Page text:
For years, various anglophone and francophone artists in Canada have brought attention to the carol Jesous Ahatonhia. This ode to the birth of Jesus, the first Christmas carol in the history of the country, would have been composed in 1641-42 by Fr. Jean de Brébeuf, during his time in Huronia.
We write this in the conditional tense because in fact music historians do not agree on the origins of the carol. For some, Jesous Ahatonhia would indeed have been written by Fr. Brébeuf while on mission in the Georgian Bay area. For others, however, the origins of this carol are lost in the oral tradition of the Wendat-Huron converts to Christianity. Jesous Ahatonhia was “rediscovered” in 1794 by the Jesuit Étienne-Thomas de Villeneuve, who at that time was a missionary in the Wendat community of Jeune-Lorette (Wendake). Later the carol was translated from Wendat to French by a Huron elder, Paul Tsawenhohi (aka Picard).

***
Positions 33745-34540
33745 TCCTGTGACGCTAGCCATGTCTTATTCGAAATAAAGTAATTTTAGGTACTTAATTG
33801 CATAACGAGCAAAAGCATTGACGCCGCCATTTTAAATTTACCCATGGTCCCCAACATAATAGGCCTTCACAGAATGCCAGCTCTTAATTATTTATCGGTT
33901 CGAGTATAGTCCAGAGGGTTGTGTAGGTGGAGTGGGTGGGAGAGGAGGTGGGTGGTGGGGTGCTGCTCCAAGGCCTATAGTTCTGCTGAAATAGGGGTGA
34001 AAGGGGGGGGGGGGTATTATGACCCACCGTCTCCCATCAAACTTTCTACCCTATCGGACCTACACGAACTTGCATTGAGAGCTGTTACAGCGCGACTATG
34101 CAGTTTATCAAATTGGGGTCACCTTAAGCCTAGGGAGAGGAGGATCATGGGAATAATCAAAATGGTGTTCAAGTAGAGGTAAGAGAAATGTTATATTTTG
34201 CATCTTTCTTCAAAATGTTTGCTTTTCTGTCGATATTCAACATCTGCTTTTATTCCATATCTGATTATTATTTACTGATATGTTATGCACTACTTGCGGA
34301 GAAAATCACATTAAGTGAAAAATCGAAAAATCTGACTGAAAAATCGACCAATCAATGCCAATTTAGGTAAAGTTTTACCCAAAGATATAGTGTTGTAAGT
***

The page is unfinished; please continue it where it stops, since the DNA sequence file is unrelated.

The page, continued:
So let’s not deny ourselves the pleasure of enjoying the carol of Fr. Brébeuf as sung by Bruce Cockburn:
In any case, it is very likely that Fr. Brébeuf was the author of this carol! Eager to inculturate Christianity into the habits and customs of the Wendat people, Fr. Brébeuf is notably the author of a catechism in the Huron language. Incidentally, his companions Paul Le Jeune and Antoine Daniel noted the central place occupied by singing in indigenous spirituality, so much so that they had the Wendat neophytes and catechumens sing the catechism as well as the Our Father. “It is a pleasure to hear them sing in the woods what they have learned (of the catechism). Even the women sing it, and sometimes come to listen at the window of my classroom,” writes Fr. Paul Le Jeune in the Relations of 1633.
Clearly the carol takes on an entirely new significance in the wake of the Canadian Canoe Pilgrimage and the commitment of the Jesuits of Canada to reconciliation with First Nations.